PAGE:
- Another aspect to keep in mind when considering the pending value and growth of the biosimilar market is that doctors and patients might not be swayed by a lower price to prescribe/switch to a biosimilar, which would also hinder cost savings. In a recent article in San Francisco Business Times, Tufts University professor Joshua Cohen points out that a lack of familiarity with biosimilars was one factor keeping doctors from prescribing them in Europe. In the U.S., Tufts research found that, so far, about one-third of doctors would be willing to make the switch from the brand to the biosimilar.
As PT discussed in its report I referenced earlier, the market growth could be inhibited by the cost of biosimilar development and the regulatory difficulties facing biosimilars. After all, expected time to market for a biosimilar was an estimated 6-9 years, compared to 3 years for a small molecule generic, says Forbes and Pharmacy Practice News. However, there are a number of big companies currently at work in the space that either have drugs in development or have released drugs into the European market. As the San Francisco Business Times article reports, by 2020, the U.S. will have approved nine biosimilars. What names might we expect to see? Here are several (though certainly not all) of the companies contributing to the biosimilars market:
- Hospira already has a number of biosimilars available in Europe, including Retacrit (epoetin zeta), Nivestim (filgrastim/Neupogen), and Inflectra (infliximab/Remicade). The company currently has plans to bring Nivestim and Inflectra overseas into the U.S. market. It also has lofty plans to tackle a biosimilar for the blockbuster Lucentis in the future.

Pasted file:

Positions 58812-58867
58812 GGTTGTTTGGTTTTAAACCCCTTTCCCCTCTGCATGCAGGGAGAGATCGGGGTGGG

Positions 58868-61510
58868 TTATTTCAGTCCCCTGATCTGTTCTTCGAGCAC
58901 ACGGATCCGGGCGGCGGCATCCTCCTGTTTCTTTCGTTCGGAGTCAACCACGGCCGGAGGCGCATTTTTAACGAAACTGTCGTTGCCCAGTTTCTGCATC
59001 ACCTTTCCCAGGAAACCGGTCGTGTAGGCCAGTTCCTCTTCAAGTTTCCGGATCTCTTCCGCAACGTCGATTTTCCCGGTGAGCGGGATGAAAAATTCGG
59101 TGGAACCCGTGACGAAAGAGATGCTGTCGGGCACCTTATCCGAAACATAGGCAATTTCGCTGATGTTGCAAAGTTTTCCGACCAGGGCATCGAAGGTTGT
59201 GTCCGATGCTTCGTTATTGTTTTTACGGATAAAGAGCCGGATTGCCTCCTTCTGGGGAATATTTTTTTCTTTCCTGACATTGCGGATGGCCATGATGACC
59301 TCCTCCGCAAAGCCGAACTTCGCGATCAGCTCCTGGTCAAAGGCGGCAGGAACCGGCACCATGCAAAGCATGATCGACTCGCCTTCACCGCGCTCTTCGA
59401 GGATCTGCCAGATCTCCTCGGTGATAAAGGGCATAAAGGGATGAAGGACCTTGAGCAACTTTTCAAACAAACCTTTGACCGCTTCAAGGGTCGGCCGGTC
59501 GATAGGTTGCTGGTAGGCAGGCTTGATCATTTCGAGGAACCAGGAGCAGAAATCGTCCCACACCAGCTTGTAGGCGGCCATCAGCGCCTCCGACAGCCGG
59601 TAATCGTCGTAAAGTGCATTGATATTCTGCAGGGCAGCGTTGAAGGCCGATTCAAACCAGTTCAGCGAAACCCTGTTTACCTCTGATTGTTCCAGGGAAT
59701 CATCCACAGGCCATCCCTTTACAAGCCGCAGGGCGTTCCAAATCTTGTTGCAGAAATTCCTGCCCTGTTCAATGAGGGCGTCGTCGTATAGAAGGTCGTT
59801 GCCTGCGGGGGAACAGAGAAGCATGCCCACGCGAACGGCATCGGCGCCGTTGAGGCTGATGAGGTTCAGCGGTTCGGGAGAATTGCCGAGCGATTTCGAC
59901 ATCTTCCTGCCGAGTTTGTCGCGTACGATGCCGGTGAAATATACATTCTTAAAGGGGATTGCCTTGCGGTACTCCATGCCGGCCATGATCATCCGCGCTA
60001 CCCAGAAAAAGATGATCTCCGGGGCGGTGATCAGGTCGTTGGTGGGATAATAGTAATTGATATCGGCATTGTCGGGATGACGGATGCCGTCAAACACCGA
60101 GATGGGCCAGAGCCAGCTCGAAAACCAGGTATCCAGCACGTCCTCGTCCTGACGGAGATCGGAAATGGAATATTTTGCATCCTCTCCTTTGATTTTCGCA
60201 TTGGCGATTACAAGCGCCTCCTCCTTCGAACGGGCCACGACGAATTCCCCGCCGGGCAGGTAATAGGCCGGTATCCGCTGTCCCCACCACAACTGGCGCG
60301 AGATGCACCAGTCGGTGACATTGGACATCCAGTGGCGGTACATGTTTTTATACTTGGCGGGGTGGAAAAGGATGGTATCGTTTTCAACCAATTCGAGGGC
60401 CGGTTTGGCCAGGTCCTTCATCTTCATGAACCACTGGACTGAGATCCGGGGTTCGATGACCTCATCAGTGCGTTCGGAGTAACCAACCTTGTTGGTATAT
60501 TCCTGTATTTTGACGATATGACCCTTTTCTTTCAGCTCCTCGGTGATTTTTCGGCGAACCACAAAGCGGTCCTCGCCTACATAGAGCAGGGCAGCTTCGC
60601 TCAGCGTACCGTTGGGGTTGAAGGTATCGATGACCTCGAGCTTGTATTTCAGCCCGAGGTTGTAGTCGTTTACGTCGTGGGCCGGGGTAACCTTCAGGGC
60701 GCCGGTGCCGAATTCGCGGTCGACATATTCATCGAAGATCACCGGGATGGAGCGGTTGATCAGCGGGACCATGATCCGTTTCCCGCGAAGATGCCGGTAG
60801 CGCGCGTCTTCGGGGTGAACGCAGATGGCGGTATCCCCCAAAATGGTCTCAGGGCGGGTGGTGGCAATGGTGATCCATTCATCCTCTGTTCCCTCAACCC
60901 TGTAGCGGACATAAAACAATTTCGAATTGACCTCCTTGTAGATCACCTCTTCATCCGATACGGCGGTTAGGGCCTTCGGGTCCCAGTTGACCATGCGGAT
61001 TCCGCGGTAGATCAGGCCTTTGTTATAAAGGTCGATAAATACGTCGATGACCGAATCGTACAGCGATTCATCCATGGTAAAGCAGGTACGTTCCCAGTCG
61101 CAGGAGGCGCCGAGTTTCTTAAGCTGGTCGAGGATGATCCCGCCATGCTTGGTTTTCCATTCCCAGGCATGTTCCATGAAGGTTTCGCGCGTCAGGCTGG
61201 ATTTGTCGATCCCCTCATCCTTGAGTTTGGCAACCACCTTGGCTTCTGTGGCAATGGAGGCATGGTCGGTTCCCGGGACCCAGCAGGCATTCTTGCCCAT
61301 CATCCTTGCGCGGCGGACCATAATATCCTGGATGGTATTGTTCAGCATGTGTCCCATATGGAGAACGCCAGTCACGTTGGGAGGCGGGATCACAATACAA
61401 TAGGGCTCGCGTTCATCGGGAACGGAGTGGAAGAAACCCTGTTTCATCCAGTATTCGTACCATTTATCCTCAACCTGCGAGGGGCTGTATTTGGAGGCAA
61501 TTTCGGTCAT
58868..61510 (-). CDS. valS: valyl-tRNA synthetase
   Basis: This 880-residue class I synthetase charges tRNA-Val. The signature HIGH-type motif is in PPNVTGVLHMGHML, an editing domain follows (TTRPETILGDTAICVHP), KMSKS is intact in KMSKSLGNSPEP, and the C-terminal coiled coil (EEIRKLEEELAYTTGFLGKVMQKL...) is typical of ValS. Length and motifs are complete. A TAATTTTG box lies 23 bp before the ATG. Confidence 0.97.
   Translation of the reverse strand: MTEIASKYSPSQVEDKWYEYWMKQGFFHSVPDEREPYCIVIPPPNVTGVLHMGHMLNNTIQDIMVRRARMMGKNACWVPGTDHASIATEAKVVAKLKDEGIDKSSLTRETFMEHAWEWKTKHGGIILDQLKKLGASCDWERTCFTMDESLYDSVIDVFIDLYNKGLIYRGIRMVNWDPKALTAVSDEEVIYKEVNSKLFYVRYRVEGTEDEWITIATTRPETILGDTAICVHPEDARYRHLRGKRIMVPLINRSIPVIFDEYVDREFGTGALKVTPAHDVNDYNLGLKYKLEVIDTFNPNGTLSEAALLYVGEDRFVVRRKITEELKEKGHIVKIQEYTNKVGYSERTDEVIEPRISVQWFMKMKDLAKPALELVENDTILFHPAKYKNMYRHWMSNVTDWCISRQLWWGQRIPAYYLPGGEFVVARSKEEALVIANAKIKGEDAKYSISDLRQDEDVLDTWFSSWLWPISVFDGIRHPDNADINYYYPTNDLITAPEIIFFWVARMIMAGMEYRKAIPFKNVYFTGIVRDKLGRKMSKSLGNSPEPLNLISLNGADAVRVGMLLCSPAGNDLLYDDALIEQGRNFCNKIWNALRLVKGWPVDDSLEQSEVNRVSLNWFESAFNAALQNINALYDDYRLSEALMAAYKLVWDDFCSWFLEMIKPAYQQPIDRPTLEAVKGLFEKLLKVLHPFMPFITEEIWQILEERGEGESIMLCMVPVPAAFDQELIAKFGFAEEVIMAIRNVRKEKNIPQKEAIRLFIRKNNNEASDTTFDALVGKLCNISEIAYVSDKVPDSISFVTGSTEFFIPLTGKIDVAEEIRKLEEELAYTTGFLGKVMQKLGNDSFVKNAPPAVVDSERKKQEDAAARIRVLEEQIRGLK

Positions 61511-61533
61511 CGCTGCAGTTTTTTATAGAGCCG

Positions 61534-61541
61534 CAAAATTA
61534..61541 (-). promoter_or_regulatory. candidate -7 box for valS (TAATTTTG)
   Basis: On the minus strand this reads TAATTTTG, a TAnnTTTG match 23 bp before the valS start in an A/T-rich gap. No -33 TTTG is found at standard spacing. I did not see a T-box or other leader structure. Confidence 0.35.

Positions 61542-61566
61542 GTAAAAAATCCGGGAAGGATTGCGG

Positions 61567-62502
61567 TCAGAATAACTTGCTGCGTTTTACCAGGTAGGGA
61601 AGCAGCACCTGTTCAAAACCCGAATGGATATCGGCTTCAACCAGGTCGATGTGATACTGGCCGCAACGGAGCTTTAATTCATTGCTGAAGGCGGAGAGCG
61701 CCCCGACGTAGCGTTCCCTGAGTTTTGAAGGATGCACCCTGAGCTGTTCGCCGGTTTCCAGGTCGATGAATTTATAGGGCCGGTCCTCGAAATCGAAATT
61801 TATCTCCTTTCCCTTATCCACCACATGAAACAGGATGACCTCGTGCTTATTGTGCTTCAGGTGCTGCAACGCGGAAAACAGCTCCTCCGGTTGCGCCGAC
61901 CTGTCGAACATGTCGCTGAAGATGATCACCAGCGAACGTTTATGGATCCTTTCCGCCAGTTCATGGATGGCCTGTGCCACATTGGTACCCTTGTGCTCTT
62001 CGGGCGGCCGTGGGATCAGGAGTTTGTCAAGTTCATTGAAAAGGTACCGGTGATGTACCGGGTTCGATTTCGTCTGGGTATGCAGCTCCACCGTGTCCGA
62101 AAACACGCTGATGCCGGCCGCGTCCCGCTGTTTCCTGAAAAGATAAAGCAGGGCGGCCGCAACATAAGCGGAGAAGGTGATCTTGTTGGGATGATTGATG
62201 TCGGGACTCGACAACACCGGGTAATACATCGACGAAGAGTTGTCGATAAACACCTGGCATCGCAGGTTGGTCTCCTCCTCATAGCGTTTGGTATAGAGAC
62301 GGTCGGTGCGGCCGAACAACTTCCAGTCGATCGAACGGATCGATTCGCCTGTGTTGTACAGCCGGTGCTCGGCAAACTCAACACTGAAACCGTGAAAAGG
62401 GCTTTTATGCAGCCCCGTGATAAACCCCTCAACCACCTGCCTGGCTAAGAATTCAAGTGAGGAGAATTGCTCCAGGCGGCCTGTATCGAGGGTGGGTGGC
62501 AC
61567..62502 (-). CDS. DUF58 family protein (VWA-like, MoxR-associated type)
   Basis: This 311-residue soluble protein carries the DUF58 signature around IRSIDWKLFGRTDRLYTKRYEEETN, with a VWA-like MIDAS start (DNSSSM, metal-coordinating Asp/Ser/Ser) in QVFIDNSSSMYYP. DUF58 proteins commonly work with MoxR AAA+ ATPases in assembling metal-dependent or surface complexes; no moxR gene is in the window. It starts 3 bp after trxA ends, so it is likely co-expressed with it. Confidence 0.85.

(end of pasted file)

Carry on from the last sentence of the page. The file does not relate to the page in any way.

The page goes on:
- While Amgen is going to be the first company to feel the biosimilar pinch, it’s certainly not being caught off guard, nor is it giving up without a fight. The company has been working on biosimilars for Avastin, Herceptin, Rituxan, Erbitux, Humira, and Remicade, eying launch dates between 2017 and 2019. If all goes well, the company could see upwards of $3 billion from its work in this space.
- Teva snapped up CoGenesys several years ago to help establish a biosimilars platform and hit an $830 million sales target. The company was also working on a biosimilar for Neupogen, but ran into some legal issues with Amgen along the way, according to Globes. Until recently, the company was teamed up with Lonza for the development of copycat drugs, ending the partnership in 2013.
- Merck is working on a biosimilar to Sanofi’s Lantus, MK-1293, for patients with diabetes types 1 and 2. The company has also been in a partnership with Samsung Bioepis since 2013 to develop some undisclosed biosimilars.
- Like Merck, Biogen Idec also signed a deal with Samsung Bioepis to market biosimilars for rheumatoid arthritis and Crohn’s disease.
In addition to the chatter about those actively working on biosimilars, there have also been discussions about who might see more competition from the emerging U.S. biosimilars market. Perhaps another question to consider, which I plan to address in next week’s blog, is: What are those threatened by biosimilars going to do to protect their revenues and keep their portfolios innovative? Stay tuned!